An Economic Policy Institute (EPI) report noted that the percentage of Americans under 65 who are covered by employer-sponsored health insurance has dropped. The trend, which has continued for the last 11 years, underscores the disconnect between what American families need and what they can afford.
In 2011, 58.3 percent of those under 65 had employer-based health insurance; in 2010, it was 58.6 percent. Employer-based coverage was highest in New Hampshire at 72 percent and lowest in New Mexico at 47.6 percent.
The non-partisan EPI went on to reveal that the steady downward trend in Americans with job-based coverage began in 2000, when just under 70 percent of Americans below age 65 had employer-sponsored health insurance. Safety nets like Medicaid and the Children's Health Insurance Program provided coverage for millions of Americans. The EPI noted that these programs offered medical insurance coverage for 25 million additional individuals in 2011.
Between 2009 and 2010, the one age group that benefited from a rise in overall coverage was 18-24 year olds. The number of uninsured in this age group dropped by 500,000. This was due to easier access to public programs. While the Patient Protection and Affordable Care Act allows young adults up to age 26 to piggy-back on their parents' health plans, this hasn't helped uninsured young people whose parents don't have job-based coverage.
"Employer-sponsored health insurance is increasingly failing American families, causing far too many people to fall through the cracks," said Elise Gould, the institute's Director of health policy research. "While provisions in the Patient Protection and Affordable Care Act have helped mitigate the trend and will help more individuals and families in the future, the labor market's insufficient job creation and workers' ever-decreasing bargaining power will likely lead to further losses in employer-sponsored insurance coverage before major relief from health reform materializes."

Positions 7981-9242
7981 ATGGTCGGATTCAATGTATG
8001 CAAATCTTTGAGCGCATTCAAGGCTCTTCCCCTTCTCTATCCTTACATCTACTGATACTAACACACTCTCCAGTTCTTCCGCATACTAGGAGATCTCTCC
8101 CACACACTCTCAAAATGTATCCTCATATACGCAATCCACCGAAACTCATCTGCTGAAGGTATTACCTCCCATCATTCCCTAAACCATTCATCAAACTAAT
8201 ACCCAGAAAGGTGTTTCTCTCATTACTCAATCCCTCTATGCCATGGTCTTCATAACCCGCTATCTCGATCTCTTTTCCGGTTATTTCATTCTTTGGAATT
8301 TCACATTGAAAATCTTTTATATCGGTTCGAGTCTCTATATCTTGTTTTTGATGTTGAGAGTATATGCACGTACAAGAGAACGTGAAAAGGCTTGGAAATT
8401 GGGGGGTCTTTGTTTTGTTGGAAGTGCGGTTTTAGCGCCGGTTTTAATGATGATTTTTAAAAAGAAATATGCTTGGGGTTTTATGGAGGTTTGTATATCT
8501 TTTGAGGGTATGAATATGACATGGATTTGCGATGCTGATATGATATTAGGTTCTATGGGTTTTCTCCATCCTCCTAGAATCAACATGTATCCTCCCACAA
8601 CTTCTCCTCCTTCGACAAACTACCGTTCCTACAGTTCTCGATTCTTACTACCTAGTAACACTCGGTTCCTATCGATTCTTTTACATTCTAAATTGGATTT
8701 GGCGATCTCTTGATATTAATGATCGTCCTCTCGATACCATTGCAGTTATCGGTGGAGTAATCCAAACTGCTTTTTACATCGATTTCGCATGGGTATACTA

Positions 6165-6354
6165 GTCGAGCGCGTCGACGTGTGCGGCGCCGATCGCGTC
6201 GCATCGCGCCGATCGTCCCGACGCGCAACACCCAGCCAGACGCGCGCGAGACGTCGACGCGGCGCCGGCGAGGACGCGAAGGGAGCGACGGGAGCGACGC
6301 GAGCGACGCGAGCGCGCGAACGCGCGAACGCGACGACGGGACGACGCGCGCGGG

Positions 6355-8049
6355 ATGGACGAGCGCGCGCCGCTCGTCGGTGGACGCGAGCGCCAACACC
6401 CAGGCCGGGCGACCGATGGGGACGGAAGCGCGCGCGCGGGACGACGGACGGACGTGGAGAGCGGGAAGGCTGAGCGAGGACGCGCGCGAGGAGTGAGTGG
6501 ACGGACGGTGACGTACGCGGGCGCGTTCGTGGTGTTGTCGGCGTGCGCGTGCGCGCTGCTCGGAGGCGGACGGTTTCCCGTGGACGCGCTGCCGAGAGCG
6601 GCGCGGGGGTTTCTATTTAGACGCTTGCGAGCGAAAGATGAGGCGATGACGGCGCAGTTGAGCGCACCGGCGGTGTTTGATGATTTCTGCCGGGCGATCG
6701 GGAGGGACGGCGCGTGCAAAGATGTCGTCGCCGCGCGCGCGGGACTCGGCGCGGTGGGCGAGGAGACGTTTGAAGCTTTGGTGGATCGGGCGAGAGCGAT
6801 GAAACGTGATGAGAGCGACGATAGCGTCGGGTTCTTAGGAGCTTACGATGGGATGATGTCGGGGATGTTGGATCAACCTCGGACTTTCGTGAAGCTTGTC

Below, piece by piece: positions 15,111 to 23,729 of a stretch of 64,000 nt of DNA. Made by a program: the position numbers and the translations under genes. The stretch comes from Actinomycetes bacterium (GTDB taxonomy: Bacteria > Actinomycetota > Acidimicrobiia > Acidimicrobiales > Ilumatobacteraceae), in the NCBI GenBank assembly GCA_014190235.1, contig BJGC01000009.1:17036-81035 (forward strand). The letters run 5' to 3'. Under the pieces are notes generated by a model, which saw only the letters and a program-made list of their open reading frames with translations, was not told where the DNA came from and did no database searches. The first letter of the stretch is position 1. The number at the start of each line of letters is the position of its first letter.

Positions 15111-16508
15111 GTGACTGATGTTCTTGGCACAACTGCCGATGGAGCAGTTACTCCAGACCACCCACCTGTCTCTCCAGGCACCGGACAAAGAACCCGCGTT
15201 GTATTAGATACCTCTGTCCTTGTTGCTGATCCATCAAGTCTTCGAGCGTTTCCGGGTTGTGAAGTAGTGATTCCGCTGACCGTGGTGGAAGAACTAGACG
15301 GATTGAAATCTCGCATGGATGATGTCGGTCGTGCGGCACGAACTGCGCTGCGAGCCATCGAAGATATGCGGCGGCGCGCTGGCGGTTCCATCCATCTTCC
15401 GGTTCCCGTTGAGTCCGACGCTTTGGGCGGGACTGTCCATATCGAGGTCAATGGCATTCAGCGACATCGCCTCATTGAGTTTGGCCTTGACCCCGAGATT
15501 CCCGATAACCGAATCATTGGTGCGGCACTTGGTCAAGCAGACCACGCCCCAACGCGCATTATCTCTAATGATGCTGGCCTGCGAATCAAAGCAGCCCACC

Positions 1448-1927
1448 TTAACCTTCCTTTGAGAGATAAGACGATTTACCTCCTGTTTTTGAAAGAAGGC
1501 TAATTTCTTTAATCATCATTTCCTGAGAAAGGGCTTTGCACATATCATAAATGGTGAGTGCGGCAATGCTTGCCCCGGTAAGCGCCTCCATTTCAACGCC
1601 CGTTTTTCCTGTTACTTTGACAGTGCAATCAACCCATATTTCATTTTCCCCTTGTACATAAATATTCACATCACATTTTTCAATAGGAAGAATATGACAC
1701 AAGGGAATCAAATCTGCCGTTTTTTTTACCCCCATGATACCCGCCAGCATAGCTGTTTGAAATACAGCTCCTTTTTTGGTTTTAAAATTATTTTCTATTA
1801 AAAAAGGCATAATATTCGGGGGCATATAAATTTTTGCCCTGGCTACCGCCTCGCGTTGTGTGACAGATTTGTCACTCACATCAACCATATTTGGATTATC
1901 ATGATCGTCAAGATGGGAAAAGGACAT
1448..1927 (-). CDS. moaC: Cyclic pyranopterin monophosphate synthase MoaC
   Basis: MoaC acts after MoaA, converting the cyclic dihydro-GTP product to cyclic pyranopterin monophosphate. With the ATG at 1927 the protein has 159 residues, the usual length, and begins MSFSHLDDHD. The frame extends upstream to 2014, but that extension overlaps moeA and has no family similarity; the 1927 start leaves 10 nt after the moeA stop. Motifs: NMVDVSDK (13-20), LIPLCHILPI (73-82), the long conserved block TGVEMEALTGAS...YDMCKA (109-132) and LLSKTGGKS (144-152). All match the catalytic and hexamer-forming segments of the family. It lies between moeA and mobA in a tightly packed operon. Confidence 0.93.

The decline in ESI coverage mirrors an overall drop in health insurance coverage. In 2011, 47.9 million people under age 65 had no health insurance, a drop of 11.7 million since 2000. Uninsured workers tend to be young, Hispanic, and less educated with lower incomes. The tendency for employers to not cover part time employees also grew substantially from 2000 to 2011.
As jobs became increasingly scarce during the recent recession, many employers found they could dump their health care perks. Other employers simply outsourced jobs abroad. Either way, they avoided the ever-escalating rise in employee health care costs.
According to a recent study by Chapin White and James Reschovsky of the Center for Studying Health System Change, the recession permanently pushed more employees out of employer health plans. “Even when employment rebounds to pre-recession levels, a return to previous levels of employer-sponsored health insurance is unlikely,” they wrote. “Well before the start of the recession, a steady decline of employer health coverage was underway with fewer firms offering coverage and fewer workers taking up coverage—likely because of rising health care costs.”
There’s no doubt that employer health care coverage is waning due to ever-rising costs. One solution is the recently enacted Affordable Care Act. Another is to simply tier healthcare so that Americans can pay for the health care they need—not want, e.g., “Cadillac” plans vs. high deductible plans that cover only major illness.
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